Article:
Criminal Justice and Homeland Security Seminar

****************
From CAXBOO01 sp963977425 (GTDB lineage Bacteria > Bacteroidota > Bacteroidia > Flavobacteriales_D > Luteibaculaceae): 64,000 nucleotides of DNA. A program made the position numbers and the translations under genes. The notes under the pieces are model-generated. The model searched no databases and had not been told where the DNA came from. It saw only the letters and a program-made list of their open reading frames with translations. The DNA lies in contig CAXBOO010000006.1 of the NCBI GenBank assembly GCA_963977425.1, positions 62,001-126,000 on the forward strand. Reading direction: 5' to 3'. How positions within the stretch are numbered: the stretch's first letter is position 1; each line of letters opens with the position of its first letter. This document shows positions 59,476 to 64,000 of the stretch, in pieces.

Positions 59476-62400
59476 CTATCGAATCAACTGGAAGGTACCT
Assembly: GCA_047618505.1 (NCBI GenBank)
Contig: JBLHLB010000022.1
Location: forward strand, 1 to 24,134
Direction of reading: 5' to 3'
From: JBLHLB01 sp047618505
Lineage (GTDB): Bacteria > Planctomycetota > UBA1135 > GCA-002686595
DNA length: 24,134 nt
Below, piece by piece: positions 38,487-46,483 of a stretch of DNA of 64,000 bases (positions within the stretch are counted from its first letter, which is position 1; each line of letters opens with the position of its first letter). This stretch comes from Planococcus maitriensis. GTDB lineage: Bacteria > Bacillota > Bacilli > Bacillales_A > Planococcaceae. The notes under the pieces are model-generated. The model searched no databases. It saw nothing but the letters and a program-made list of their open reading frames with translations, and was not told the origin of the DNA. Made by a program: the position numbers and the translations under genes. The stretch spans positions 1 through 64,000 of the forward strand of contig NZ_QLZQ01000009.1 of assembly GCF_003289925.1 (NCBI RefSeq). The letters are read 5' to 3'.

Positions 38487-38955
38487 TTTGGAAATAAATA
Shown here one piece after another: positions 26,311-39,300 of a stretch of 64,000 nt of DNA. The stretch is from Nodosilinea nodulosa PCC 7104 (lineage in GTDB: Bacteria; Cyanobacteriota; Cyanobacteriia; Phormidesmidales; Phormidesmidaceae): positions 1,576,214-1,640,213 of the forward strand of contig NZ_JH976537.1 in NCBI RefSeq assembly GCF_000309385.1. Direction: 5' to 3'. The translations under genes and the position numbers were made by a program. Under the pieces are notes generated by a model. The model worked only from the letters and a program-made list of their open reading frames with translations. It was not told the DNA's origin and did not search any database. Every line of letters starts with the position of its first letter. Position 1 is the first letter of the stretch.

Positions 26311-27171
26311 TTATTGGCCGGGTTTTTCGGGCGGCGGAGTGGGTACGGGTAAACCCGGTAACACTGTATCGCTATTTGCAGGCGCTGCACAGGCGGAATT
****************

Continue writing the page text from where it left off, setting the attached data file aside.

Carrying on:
Since September of 2001, numerous changes in criminal procedure and substantive criminal law, as well as new interpretations of existing statutes and doctrines in these areas, have begun to redefine criminal justice. This course will examine the intersection between criminal justice and homeland security by focusing students on some of the most important changes in the law since the terrorist attacks. We will study domestic law for the most part, including controversial provisions of the USA PATRIOT Act, statutes prohibiting the material support of terrorism, electronic surveillance law, and the use of immigration powers, to name just a few. Another significant focus will be the use of coercive interrogation. The course will offer students an opportunity for intensive work in both written and oral advocacy. Course requirements will include two problems designed by the instructor; for each problem, each student must prepare a brief of approximately 15 pages and engage in an oral argument. Both briefs will be critiqued by the instructor, and must then be redrafted to meet the instructor’s comments. If the setting permits, oral arguments will be recorded and reviewed afterward one on one with the instructor. The reading in the course is extensive, and will certainly exceed the customary number of pages for a traditional three-credit course. This is because the material is so new and changes so rapidly that an adequate casebook (with well-digested and excerpted materials) does not yet exist. Thus the class utilizes a package of copied materials, most of which are original documents. There will be no exam or semester-end paper. Rather, grading will be based on the two briefs, the oral arguments, and in-class performance. The writing in the course will satisfy the School of Law's upper level writing requirement.